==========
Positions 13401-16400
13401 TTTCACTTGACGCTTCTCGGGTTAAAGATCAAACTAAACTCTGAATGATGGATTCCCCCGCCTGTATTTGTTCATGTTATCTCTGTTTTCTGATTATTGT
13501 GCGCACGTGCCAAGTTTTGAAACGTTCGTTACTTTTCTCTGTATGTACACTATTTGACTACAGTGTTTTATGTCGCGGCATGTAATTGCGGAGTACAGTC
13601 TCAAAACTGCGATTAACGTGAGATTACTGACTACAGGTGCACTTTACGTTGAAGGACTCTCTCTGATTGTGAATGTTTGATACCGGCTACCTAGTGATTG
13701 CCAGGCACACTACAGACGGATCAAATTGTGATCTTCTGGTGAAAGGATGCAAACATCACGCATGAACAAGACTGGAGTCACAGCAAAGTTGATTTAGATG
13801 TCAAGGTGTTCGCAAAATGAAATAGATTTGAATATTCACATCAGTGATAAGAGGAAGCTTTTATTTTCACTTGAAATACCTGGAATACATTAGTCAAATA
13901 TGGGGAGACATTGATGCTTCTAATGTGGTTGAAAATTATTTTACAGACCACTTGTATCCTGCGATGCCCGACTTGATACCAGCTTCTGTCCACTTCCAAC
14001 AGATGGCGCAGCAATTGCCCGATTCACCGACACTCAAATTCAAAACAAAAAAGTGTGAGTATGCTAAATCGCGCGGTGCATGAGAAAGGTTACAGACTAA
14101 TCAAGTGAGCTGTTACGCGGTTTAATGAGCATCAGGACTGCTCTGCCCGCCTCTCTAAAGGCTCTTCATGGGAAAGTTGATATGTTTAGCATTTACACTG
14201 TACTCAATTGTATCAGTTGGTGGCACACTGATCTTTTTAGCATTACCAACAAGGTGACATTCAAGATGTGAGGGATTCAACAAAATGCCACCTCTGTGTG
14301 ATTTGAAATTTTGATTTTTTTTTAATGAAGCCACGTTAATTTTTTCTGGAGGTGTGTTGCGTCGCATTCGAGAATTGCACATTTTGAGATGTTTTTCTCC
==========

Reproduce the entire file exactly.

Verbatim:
Positions 13401-16400
13401 TTTCACTTGACGCTTCTCGGGTTAAAGATCAAACTAAACTCTGAATGATGGATTCCCCCGCCTGTATTTGTTCATGTTATCTCTGTTTTCTGATTATTGT
13501 GCGCACGTGCCAAGTTTTGAAACGTTCGTTACTTTTCTCTGTATGTACACTATTTGACTACAGTGTTTTATGTCGCGGCATGTAATTGCGGAGTACAGTC
13601 TCAAAACTGCGATTAACGTGAGATTACTGACTACAGGTGCACTTTACGTTGAAGGACTCTCTCTGATTGTGAATGTTTGATACCGGCTACCTAGTGATTG
13701 CCAGGCACACTACAGACGGATCAAATTGTGATCTTCTGGTGAAAGGATGCAAACATCACGCATGAACAAGACTGGAGTCACAGCAAAGTTGATTTAGATG
13801 TCAAGGTGTTCGCAAAATGAAATAGATTTGAATATTCACATCAGTGATAAGAGGAAGCTTTTATTTTCACTTGAAATACCTGGAATACATTAGTCAAATA
13901 TGGGGAGACATTGATGCTTCTAATGTGGTTGAAAATTATTTTACAGACCACTTGTATCCTGCGATGCCCGACTTGATACCAGCTTCTGTCCACTTCCAAC
14001 AGATGGCGCAGCAATTGCCCGATTCACCGACACTCAAATTCAAAACAAAAAAGTGTGAGTATGCTAAATCGCGCGGTGCATGAGAAAGGTTACAGACTAA
14101 TCAAGTGAGCTGTTACGCGGTTTAATGAGCATCAGGACTGCTCTGCCCGCCTCTCTAAAGGCTCTTCATGGGAAAGTTGATATGTTTAGCATTTACACTG
14201 TACTCAATTGTATCAGTTGGTGGCACACTGATCTTTTTAGCATTACCAACAAGGTGACATTCAAGATGTGAGGGATTCAACAAAATGCCACCTCTGTGTG
14301 ATTTGAAATTTTGATTTTTTTTTAATGAAGCCACGTTAATTTTTTCTGGAGGTGTGTTGCGTCGCATTCGAGAATTGCACATTTTGAGATGTTTTTCTCC